The present case is still less favorable to the railroad seeking to escape its contractual obligation than Central New England and Illinois Central Railroad. The ICC has not, as in those cases, issued a certificate authorizing abandonment of the rail spur extending across the Spokane River to the Taylor-Edwards warehouse.8 It follows that the ICC certainly has not made any attempt to excuse Burlington Northern from its duty to provide rail access to the Taylor-Edwards warehouse for the duration of the lease. On the authority of Central New England, we conclude that the public interest component of Burlington Northern's operation as a common carrier is not by itself a sufficient basis for relieving Burlington Northern of the obligation to give Taylor-Edwards its expectancy under the lease.9
The provision in the Taylor-Edwards warehouse lease in which the lessor promised "to maintain, operate and make available for use by Lessee" the siding next to the warehouse requires Burlington Northern to maintain effective rail access from a main line to the siding. Since reference to extrinsic evidence is not needed to interpret the lease contract,10 the issue is solely one of law, and no issue of fact remains that would require trial. See Culinary & Service Employees Union, Local 555 v. Hawaii Employee Benefit Administration, 688 F.2d 1228, 1230 (9th Cir.1982); Martin v. United States, 649 F.2d 701, 703 (9th Cir.1981). Because Burlington Northern has not raised any defense that might prevail as a matter of law, the district court should have granted summary judgment on the liability issue as requested by Taylor-Edwards. The judgment of the district court is reversed and the case remanded for further proceedings consistent with this opinion.
The Honorable William J. Jameson, Senior United States District Judge for the District of Montana, sitting by designation
Burlington Northern acquired Great Northern Railway's interest as a result of a merger in 1971. Paragraph 12(j) of the warehouse lease provides that the contract is binding on all successors and assigns of Great Northern Railway
The district court made no written statement of its reasons for these rulings
Normally, we accord deference to the conclusion of a district judge concerning the law of the state where the judge normally sits. Insurance Co. of North Am. v. Howard, 679 F.2d 147, 150 (9th Cir.1982). We do not accord deference in this case, however, because the sole issue decided by the district court concerned the interpretation to be given contract language. Yamaguchi v. State Farm Mut. Auto. Ins. Co., 706 F.2d 940, 953 (9th Cir.1983)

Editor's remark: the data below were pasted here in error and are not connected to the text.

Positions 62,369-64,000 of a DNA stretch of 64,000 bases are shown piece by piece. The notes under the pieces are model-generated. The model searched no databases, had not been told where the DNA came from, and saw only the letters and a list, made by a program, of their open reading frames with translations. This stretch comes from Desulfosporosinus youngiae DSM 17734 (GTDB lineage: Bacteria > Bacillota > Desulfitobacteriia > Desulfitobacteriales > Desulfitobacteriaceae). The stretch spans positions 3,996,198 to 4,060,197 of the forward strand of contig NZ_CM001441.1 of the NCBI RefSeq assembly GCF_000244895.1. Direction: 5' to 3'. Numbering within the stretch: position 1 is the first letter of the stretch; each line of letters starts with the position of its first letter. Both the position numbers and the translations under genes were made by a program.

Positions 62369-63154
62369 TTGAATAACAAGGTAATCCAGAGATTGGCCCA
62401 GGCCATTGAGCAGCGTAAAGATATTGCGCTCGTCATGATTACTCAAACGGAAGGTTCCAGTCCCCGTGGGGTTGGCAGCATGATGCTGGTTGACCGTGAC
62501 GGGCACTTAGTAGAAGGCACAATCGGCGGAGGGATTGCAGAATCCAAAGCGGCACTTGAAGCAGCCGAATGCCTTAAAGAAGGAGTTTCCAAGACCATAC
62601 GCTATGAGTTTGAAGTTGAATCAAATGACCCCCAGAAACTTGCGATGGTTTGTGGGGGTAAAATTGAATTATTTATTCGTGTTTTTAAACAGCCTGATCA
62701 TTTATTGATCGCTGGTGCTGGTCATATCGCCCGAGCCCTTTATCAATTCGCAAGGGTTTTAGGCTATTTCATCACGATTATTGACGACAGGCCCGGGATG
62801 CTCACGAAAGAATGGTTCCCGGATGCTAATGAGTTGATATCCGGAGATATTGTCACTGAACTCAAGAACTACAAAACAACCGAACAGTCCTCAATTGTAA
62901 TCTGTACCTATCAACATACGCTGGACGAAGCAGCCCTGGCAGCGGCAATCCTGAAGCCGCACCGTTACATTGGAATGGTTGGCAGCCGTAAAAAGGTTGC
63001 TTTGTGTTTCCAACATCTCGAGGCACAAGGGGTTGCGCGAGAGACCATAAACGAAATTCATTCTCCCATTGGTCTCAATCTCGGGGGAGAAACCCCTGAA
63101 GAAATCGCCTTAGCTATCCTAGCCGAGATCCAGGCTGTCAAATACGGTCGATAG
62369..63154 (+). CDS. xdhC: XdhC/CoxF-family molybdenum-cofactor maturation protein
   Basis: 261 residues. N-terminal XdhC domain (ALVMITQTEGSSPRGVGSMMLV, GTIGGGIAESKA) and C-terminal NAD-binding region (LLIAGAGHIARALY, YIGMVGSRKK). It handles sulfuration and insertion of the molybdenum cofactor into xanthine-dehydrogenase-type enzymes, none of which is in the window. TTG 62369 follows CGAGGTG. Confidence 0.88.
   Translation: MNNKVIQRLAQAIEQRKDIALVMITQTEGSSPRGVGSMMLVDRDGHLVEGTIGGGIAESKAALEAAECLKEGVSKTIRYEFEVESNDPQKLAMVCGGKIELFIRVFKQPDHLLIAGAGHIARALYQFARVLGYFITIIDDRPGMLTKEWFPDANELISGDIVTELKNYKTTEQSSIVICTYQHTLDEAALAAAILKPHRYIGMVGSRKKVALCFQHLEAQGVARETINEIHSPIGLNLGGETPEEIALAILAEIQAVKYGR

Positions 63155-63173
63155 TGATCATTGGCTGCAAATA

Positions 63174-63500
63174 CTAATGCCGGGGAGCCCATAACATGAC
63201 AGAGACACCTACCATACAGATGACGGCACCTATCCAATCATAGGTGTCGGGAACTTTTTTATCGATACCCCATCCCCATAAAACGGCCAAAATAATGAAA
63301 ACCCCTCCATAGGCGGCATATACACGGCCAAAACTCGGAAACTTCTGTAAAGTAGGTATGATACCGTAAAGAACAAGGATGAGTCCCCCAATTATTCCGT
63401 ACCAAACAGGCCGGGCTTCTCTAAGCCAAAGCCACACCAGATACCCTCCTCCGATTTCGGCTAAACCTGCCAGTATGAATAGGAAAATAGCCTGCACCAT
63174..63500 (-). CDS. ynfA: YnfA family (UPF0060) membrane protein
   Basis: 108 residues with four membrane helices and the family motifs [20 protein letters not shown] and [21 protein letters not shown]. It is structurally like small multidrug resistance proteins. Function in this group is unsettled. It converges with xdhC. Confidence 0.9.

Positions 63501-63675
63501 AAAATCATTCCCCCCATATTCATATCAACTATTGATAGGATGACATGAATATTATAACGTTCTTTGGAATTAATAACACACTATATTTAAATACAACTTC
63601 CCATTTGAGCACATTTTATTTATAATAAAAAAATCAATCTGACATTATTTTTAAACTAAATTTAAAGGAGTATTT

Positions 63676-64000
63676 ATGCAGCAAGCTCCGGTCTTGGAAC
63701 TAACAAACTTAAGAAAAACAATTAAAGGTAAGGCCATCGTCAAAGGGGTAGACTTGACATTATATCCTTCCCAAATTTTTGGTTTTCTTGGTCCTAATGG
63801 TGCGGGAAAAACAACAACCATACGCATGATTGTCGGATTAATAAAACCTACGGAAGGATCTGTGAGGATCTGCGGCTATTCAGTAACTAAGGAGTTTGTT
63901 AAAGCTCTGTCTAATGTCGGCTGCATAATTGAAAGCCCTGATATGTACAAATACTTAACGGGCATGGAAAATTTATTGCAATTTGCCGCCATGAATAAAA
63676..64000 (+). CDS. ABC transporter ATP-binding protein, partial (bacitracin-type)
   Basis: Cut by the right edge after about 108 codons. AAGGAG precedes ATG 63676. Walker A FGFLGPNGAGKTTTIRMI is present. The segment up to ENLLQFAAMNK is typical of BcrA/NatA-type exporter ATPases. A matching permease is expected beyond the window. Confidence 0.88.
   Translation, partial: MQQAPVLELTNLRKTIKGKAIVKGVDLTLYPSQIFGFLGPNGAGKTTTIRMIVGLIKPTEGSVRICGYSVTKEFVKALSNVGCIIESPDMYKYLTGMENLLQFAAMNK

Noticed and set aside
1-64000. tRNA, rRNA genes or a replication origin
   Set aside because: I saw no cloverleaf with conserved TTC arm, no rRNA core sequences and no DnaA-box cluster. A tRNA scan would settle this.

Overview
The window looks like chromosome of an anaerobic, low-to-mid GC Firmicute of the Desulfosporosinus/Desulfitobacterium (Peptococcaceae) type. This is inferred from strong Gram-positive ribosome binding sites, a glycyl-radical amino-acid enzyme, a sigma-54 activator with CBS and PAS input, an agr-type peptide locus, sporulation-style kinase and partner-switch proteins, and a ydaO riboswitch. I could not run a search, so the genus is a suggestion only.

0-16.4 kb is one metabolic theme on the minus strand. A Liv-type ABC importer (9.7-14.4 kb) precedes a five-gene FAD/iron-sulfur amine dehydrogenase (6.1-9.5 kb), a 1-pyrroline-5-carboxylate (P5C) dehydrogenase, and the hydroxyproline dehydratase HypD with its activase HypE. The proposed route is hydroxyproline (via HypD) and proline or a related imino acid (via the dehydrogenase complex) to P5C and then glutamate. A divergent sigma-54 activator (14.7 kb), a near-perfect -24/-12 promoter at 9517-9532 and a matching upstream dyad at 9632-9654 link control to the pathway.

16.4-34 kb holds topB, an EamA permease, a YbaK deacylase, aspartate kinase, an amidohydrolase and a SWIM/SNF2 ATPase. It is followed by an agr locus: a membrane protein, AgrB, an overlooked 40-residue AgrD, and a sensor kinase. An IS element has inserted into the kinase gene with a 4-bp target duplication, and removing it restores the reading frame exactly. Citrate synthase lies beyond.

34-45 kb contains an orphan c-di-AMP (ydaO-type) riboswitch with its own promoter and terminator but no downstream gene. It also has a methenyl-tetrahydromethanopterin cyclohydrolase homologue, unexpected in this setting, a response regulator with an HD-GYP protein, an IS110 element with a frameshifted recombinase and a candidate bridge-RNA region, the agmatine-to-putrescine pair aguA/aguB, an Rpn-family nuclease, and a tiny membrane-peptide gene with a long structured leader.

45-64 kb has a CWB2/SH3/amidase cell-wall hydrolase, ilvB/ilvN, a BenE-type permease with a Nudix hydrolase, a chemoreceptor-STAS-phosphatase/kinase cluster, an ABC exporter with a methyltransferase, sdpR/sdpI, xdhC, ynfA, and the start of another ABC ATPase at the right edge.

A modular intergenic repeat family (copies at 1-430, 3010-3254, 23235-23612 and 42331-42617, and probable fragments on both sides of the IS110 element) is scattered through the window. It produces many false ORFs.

In United States Fire Ins. Co., the court stated that "the 'operation' of a railroad ... requires everything necessary to permit the trains and engines to move, such as the repair and maintenance of bridges, tracks, and buildings." 30 Wash.2d at 732, 193 P.2d at 874. While this statement is superficially relevant, the context shows the case to be distinguishable. The question there was whether a lease excluding recovery by the lessee for any loss arising from the "operation" of the railroad allowed recovery for fire damage caused by the negligent use of a weed burner in clearing a railroad right-of-way. The court held that such weed burning constituted a form of "operation" of the railroad. Id. The decision sheds no light on the question whether a lease requiring the lessor to "operate" a rail siding requires the lessor to maintain usable access by rail from a main line to the siding
Fuller Market Basket involved the lease of a store in a shopping center that provided that
Lessor will construct [an] additional building between the building herein leased and the main shopping center during the year 1963 or 1964 and when completed it, together with the property herein leased and the main shopping center, will constitute one continuous set of buildings with a common mall area.
Wash.App. at 129-30, 539 P.2d at 870. The shopping center was completed as specified, but seven years later, due to flooding, the lessor ceased operations in the connecting buildings. The lessee sued, contending that the cessation of operations constituted a breach of the lease covenant. The court ruled that the quoted term created only an obligation to build the connecting building, and did not impose any duty upon the lessor to maintain its own retail operation in that segment. Id. at 133, 539 P.2d at 871. The express language was thus significantly different from that involved in the present case, where the covenant required the lessor to "maintain, operate and make available for use by Lessee" the siding for the duration of the lease
Once standard in Burlington Northern's leases, this provision was declared illegal as a violation of the antitrust laws in a 1971 judicial proceeding. The illegality of the provision does not, however, affect the significance of the phrasing as it bears on determining the intentions of the parties in 1956 when the lease was entered
If, for example, Burlington Northern had properly maintained Bridge C-1.3, but the bridge was destroyed by a natural disaster, the case might be appropriate for application of the impossibility defense
In the past, however, the ICC has taken the position that it lacks authority to relieve a carrier of contractual obligations. See, e.g., Gulf, Mobile & Ohio R.R. Co. v. Illinois Cent. R.R. Co., 128 F.Supp. 311, 315 (N.D.Ala.1954), aff'd, 225 F.2d 816 (5th Cir.1955)
Both parties agree that because the abandoned line was purely intrastate "spur" track, the ICC would not in any event have jurisdiction to rule on the abandonment. See 49 U.S.C. § 10907(b)(1) (Supp. V 1981)
Humphrey Feed & Grain, Inc. v. Union Pac. R.R. Co., 199 Neb. 189, 257 N.W.2d 391 (1977), is not to the contrary. In that case the court, after discussing the doctrine of primary ICC jurisdiction, ruled that the defendant railroad had no duty under state law to repair and maintain a functional side track. However, the court's conclusion was expressly premised on the fact that "[t]he lease is silent in regard to the sidetrack." 257 N.W.2d at 402. Thus, the court ruled that no duty to maintain the side track ever arose under state law
Likewise, Burlington Northern's position is not supported by Chicago & N.W. Transp. Co. v. Kalo Brick & Tile Co., 450 U.S. 311, 101 S.Ct. 1124, 67 L.Ed.2d 258 (1981). While the Court in that case ruled that a plaintiff's state law recovery for abandonment was preempted by the ICC's jurisdiction, the plaintiff's state law causes of action were not based on any theory of contract. Id. at 322-24, 101 S.Ct. at 1132-34. The Court's holding of preemption was expressly based upon the fact that the state law claims turned upon the same issues of "reasonableness" and "tortious motive" that had been resolved in a prior ICC abandonment proceeding. See id. at 326-27, 101 S.Ct. at 1134-35.
Both parties agree that no extrinsic evidence is needed or relevant to interpret the disputed lease provision